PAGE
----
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What’s Happening to Great Lakes Ice?
It’s that time of year again: snow is falling, noses are running, and the Great Lakes are icing. But to what extent are they icing?
Since ice records began in 1973, Great Lakes ice cover has declined by an average of 30 percent. Records also show that the lakes are icing over later in the winter yet still melting around the same time in the spring.
But it’s colder this winter than in 2012, how does ice cover compare? Last year was alarming for the Lakes. A combination of a very mild winter, precipitation as rain instead of snow, and a record-breaking heat wave in March — mid-80s F in Michigan — made it a dire year for ice cover. I wrote a blog on this very topic: Danger: Thin Great Lakes Ice.
This year is better, but still below normal average. Satellites help us get a better image of how the Great Lakes look from above. These images use composite of data taken from NOAA satellites orbiting the earth’s poles and radar scans of the lakes by the National Ice Center. Here’s what ice cover looked like a month ago versus today. Darker colors like greys and blacks indicate higher ice concentration:
Warming air and water temperatures are a huge factor in determining ice cover. Earlier this winter we experienced above average for both. Our temperatures are cooling a bit since then, but a bit too little too late. Here’s what ice cover is this month compared to February of 2010, one of the hottest years ever on record. Keep an eye especially on Lake Superior, which is now widely known as the fastest warming lake in the world. Darker colors like greys and blacks indicate higher ice concentration.
Quite something, huh? Ice cover is also a part of the complex system of multiple factors that determine water levels. We do know that lack of ice cover over time can lead to increased water evaporation, a serious concern in light of already-low lake levels.
Impact on Wildlife
Wildlife in a Warming World, the latest report by the National Wildlife Federation tells the story of what’s happening to wildlife throughout the U.S. with some specific impacts for the Great Lakes Region.
- Warming in Lake Superior helps the invasive sea lamprey thrive, harming native fish.
- Moose populations in Minnesota have dropped from 4,000 to ~100 since the mid-1980s.
- Many fish species eggs depend on ice cover for protection from dangerous winds or waves. Also, ice cover helps to ward off any bacterial growth that may affect the survival of the fish. Ice fishing – part of a multi-billion dollar fishing industry — is also affected as the ice is a no longer reliable platform to partake in the activity.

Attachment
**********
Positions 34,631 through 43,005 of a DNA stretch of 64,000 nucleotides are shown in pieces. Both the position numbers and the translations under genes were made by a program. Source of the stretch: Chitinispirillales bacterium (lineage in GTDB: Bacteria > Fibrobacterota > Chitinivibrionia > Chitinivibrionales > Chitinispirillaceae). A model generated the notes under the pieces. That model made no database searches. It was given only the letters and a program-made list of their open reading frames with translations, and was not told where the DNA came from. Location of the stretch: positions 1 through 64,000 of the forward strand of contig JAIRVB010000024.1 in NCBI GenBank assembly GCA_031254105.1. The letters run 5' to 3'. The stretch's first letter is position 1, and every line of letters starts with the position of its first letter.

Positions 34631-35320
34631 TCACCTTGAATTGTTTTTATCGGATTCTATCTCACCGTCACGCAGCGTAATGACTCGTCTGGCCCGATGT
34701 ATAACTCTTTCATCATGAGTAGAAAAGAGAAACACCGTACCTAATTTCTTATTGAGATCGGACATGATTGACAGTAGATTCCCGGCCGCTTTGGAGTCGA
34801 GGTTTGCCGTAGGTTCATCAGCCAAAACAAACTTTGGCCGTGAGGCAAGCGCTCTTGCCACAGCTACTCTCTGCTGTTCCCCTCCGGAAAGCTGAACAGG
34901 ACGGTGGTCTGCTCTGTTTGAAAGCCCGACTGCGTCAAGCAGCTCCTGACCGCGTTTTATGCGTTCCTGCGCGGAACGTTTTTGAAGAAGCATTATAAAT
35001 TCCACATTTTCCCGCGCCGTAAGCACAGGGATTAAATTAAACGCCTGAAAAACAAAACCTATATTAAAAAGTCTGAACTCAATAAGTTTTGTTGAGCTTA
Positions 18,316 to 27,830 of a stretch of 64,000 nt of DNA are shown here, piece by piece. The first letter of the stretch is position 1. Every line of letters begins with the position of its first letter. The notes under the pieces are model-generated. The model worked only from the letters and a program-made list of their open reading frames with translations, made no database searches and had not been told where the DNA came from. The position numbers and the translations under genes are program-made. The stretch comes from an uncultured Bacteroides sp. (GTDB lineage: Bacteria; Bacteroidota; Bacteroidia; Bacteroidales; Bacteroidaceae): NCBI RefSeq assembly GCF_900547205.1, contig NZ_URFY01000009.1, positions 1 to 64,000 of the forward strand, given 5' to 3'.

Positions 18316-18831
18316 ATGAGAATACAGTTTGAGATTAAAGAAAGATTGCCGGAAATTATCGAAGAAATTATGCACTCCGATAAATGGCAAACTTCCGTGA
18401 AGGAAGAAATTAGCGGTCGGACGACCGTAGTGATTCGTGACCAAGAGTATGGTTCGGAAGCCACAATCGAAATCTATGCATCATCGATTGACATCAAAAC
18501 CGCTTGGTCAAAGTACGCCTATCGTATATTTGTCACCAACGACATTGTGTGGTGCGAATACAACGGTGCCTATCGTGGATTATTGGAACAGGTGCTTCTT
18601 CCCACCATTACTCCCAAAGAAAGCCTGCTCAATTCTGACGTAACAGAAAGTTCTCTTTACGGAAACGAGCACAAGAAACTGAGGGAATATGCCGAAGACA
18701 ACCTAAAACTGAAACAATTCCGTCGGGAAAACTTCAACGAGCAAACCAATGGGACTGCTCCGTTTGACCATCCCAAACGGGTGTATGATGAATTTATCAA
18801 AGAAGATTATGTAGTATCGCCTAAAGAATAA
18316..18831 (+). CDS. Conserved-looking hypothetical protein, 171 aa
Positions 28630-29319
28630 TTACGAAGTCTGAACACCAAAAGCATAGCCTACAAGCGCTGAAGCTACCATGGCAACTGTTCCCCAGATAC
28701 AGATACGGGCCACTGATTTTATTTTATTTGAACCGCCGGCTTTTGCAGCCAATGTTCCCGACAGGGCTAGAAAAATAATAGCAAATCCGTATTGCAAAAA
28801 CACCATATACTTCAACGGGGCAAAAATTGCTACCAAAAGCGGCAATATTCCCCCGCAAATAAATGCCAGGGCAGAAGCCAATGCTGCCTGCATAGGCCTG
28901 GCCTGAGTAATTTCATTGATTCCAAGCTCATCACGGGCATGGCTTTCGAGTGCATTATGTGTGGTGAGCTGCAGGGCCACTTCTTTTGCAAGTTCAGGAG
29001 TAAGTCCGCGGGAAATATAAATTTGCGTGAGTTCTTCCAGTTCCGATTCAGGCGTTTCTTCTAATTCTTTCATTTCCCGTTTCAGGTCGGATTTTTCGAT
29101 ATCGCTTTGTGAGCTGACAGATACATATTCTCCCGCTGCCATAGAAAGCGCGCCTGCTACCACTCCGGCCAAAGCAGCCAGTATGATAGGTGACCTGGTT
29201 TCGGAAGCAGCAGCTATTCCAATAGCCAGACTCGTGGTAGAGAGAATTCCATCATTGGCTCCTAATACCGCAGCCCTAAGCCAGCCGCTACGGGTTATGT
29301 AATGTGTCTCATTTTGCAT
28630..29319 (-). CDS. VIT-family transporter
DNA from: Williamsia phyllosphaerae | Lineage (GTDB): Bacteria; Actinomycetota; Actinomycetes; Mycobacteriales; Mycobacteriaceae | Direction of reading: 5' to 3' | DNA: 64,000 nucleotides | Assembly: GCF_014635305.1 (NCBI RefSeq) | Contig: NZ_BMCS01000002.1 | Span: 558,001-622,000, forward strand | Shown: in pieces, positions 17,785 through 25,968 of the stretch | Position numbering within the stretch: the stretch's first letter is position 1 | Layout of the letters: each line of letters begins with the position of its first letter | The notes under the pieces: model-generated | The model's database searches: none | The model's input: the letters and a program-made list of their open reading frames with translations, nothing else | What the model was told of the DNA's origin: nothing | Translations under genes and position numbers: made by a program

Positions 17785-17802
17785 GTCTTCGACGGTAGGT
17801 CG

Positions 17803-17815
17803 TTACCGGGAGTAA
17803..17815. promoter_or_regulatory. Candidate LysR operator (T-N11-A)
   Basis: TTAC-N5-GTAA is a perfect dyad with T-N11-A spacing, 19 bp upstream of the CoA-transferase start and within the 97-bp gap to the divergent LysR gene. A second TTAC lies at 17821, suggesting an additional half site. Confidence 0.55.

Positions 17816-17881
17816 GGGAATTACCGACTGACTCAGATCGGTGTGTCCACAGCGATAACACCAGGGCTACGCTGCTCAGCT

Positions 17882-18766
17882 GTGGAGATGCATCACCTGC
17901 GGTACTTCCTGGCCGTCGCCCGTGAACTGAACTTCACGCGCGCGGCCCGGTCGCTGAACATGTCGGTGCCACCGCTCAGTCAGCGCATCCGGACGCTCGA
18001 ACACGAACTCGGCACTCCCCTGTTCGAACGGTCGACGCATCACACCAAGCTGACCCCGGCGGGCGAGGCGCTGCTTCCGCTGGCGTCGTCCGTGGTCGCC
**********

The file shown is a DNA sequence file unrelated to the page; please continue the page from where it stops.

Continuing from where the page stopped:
- Wetland habitat for many wildlife species is also affected as it depends on stable ice for protection from erosion. Our wetlands in the Great Lakes are vital to bird, turtle, snakes, and other amphibian habitat, protecting the lakes from sediment pollution and cleaning our drinking water.
You can learn more by listening to my radio interview Warming Lake Superior Stresses Wildlife, Observers Say on CBC News Radio.
How does ice cover look from our perspective?
A neat time lapse video tells the story of this year’s ice cover on Lake Erie. From our shoreline perspective, it looks icy. That is why satellite data and images are increasingly important to tell the bird’s-eye view of the story so we can act before it’s too late.
The climate crisis gets worse every year we don’t act. We can’t leave this problem for our children and grandchildren to fix. A combination of actions to safeguard wildlife while reducing greenhouse gas emissions is necessary. First: Safeguard wildlife and their habitats by promoting climate-smart approaches to conservation.
- Federal, state, and tribal governments have developed a comprehensive plan for helping the nation’s fish, wildlife, and plants adapt to climate change. The Administration needs to release and implement this strategy.
- Wildlife and park managers, with the support of the public, need to understand the vulnerability of their resources to climate change and develop forward-looking approaches to manage these changes.
- Management plans for lands and waters need to provide the space needed for wildlife species to shift across the landscape in response to climatic changes.
Second: A transition to cleaner, more secure sources of energy like offshore wind, solar power and next-generation biofuels while avoiding dirty energy choices like coal and tar sands oil will put us on the path to reverse this very alarming trend. We need ice on the Great Lakes, for future generations, for ourselves, for wildlife.